In the fall of 2020, he overcame concerns about the effort to reopen campuses for in-person learning, using his experience as the former U.S. Secretary of Health and Human Services to weather early spikes in cases on campuses, deploy a testing infrastructure that has also served surrounding communities, and encourage students and staff to get vaccinated against COVID-19.
Notes of gratitude from the chancellors of the UW system arrived on Friday after the release of Thompson’s resignation letter.
“He has been an extraordinary advocate for our students, faculty and staff over the past 18 months, just as he has been for the State of Wisconsin in his many decades of public service.” UW-Madison Chancellor Rebecca Blank said in a statement.
It has also focused on solving less burdensome administrative problems, pushing for improvements in human resources and system procurement processes. Early in his tenure, he cut the central office budget by 10% to fund scholarships for under-represented students and college councils for state school districts.
Thompson was a shameless propellant for the university system, touring the state to trumpet the role of public colleges in shaping the state’s future and questioning what some insiders saw as a chapter of shyness after years of political brawls and budget cuts.
He alternately courted and faced the Republicans who control the state legislature – as one of the most prominent Republicans in the state itself. He led the system through the last state budget process, securing a slight increase in the budget and the end of the eight-year freeze on undergraduate tuition fees in the state imposed by legislators. And when members of his party threatened to prevent the system from imposing masking and other pandemic-related mandates, he refused to comply and challenged them to prosecute.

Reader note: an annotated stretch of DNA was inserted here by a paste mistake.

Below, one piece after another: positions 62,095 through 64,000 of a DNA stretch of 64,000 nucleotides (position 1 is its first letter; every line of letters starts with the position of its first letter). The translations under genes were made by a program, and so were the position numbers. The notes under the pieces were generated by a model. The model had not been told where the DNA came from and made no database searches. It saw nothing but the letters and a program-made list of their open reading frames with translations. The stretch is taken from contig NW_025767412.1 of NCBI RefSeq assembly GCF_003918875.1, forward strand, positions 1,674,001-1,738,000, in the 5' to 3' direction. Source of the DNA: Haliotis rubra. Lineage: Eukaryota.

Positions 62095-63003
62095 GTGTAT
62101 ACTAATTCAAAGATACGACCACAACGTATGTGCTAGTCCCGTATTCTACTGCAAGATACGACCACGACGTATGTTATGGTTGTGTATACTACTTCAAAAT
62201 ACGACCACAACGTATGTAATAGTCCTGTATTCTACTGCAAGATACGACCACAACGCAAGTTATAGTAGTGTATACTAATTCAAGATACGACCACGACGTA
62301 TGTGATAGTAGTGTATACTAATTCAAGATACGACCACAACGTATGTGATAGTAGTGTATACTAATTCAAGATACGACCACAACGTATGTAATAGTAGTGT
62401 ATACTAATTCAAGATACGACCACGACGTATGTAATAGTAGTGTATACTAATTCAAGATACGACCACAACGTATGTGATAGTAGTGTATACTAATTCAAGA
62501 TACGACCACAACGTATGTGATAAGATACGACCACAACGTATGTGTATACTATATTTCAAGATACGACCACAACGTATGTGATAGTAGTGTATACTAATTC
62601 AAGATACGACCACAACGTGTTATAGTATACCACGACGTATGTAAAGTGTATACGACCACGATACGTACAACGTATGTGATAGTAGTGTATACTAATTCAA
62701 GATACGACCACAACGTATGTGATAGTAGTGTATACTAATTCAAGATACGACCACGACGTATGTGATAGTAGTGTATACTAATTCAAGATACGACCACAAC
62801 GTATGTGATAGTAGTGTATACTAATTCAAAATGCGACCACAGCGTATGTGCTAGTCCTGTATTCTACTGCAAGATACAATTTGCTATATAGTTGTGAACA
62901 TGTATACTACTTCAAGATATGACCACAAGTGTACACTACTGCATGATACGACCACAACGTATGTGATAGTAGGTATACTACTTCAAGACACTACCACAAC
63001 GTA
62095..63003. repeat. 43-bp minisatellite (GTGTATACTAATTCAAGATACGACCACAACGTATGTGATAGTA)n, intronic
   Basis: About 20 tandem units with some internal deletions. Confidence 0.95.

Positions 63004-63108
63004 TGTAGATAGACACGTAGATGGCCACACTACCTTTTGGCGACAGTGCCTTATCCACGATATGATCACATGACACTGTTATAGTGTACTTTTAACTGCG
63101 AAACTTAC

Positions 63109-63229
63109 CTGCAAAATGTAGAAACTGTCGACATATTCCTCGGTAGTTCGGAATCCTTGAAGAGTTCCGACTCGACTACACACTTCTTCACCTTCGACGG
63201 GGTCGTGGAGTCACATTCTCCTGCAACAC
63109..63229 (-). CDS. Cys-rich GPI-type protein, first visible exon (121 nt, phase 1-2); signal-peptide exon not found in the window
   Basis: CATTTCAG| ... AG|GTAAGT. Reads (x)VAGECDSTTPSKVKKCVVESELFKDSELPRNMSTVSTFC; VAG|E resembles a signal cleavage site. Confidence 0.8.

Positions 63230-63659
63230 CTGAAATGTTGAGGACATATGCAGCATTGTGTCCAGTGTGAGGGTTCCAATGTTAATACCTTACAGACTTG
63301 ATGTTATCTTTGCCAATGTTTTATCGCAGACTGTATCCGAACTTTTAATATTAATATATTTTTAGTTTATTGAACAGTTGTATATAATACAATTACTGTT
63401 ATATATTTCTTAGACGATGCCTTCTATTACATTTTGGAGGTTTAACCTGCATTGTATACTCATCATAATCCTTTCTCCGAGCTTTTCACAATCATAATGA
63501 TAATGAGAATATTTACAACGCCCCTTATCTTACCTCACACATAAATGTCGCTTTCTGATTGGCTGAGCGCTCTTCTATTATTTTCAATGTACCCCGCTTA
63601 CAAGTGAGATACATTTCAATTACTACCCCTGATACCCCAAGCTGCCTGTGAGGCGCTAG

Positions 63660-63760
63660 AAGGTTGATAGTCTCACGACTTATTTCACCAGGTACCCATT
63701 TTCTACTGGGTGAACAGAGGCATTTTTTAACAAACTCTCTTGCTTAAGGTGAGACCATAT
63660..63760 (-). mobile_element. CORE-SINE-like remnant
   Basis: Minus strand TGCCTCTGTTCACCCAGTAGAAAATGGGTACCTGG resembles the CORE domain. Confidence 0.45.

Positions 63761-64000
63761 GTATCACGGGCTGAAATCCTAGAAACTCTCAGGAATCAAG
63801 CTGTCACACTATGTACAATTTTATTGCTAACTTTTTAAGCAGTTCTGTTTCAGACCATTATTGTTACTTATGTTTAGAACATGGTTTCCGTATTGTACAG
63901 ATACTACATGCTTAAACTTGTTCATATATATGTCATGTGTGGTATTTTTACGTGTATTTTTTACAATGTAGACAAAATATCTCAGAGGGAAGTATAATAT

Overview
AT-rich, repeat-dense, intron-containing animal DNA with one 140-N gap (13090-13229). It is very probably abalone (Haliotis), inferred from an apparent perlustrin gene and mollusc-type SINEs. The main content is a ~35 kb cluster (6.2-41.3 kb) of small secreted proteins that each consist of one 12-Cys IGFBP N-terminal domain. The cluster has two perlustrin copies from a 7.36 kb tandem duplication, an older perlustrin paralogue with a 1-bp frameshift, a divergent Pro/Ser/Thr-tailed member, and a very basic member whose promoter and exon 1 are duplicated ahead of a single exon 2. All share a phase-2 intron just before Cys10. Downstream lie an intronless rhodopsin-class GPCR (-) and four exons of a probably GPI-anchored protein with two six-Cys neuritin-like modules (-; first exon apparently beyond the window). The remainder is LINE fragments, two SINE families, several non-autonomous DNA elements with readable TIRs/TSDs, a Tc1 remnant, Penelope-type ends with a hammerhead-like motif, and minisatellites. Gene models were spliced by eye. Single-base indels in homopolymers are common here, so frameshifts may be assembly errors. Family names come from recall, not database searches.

“Come and enjoy your lessons,” he reassured the students. “Forget the bickering.… Your students, your children are going to be safe. We’re going to make sure they are. And we’re going to use science to do it.”
State Assembly Speaker Robin Vos released a statement thanking Thompson for his leadership, saying he was proud to call Thompson a mentor and friend.
“I want to thank Tommy Thompson for his tireless efforts to help shape our workforce and for his decades of public service,” Vos said. “As this chapter concludes, I know this will not be his last contribution to the state of Wisconsin.”
Thompson wrote in his resignation letter that he will spend his remaining time advancing the system’s legislative agenda, making final campus visits and finalizing a priority list to pass on.
His successor will face challenges no less critical than those seen over the past 18 months, as UW campuses continue to navigate the ebb and flow of the COVID-19 pandemic, grappling with the trends declining enrollments and facing strong political headwinds, while trying to figure out how to adapt their business model to changing demographics.
Thompson wrote that he is “confident that our foundations are as strong as ever”.
“My mother was Irish so I take leave with mixed emotions and undying affection for this institution that I have been proud to lead,” he wrote.